Sarah Anderson is a Brooklyn-based visual artist who was born in Chicago, IL. Her practice engages a variety of mediums, working into the correspondence between sculpture, video and text. Her work has been presented in solo exhibitions at Sensei Gallery, New York; group exhibitions have been mounted at Judith Charles Gallery, New York; Vox Populi, Philadelphia; and Temporary Agency, Brooklyn. She was an artist-in-residence at the Skowhegan School of Painting and Sculpture and the Vermont Studio Center. She received a B.F.A. in Glass from Rhode Island School of Design (2005) and an M.F.A. from the University of Pennsylvania (2012).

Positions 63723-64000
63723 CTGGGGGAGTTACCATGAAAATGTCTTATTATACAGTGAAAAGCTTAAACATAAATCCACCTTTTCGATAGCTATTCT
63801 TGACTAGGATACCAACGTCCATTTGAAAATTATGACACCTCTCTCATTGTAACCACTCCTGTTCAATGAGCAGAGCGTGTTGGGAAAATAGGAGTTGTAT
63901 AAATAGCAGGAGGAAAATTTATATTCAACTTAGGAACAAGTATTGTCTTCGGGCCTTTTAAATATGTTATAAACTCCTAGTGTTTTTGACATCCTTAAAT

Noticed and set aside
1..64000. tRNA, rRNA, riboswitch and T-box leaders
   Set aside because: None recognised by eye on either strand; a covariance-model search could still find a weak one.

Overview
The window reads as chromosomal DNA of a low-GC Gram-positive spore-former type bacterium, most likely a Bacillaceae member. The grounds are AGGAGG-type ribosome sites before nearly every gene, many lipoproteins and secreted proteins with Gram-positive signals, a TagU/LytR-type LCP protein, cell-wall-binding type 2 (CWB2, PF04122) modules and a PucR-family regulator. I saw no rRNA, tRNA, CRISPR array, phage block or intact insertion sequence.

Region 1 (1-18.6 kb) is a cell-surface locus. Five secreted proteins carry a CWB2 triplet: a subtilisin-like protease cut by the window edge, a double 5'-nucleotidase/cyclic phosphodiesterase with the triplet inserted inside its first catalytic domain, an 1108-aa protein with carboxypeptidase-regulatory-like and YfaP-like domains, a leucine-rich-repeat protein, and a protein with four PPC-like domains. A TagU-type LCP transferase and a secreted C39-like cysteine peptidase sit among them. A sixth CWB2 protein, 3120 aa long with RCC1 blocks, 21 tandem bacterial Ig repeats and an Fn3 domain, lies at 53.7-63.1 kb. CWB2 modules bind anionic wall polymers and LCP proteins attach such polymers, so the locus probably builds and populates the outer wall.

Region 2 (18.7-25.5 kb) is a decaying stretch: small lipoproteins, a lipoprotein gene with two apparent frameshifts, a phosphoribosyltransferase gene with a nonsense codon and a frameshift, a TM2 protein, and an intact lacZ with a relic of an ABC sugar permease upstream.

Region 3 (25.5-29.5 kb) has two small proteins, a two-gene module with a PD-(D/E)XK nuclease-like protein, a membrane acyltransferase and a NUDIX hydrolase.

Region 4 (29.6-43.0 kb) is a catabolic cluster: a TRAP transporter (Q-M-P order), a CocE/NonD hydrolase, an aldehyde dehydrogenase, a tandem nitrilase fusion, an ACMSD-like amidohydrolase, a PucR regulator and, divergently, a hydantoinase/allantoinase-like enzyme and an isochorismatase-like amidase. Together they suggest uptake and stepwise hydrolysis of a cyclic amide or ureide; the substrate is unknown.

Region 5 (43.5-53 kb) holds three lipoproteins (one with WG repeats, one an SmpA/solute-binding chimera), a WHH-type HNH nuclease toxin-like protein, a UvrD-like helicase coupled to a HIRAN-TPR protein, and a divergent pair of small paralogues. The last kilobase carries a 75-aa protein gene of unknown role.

Lizzy De Vita's practice focuses on how the formation of our many selves, triangulated through our relationships with others, is alarmingly illogical yet also creative of profound, inarticulable empathy. Her work focuses on how individual identities shift, bloat or dissipate through physical, situational, linguistic and psychological collisions. Raised in Pittsburgh, Lizzy received a BA from Barnard College in English Literature and Art History (Visual Arts Concentration), and more recently an MFA in Sculpture from the Yale School of Art. She has has shown and will show in many places.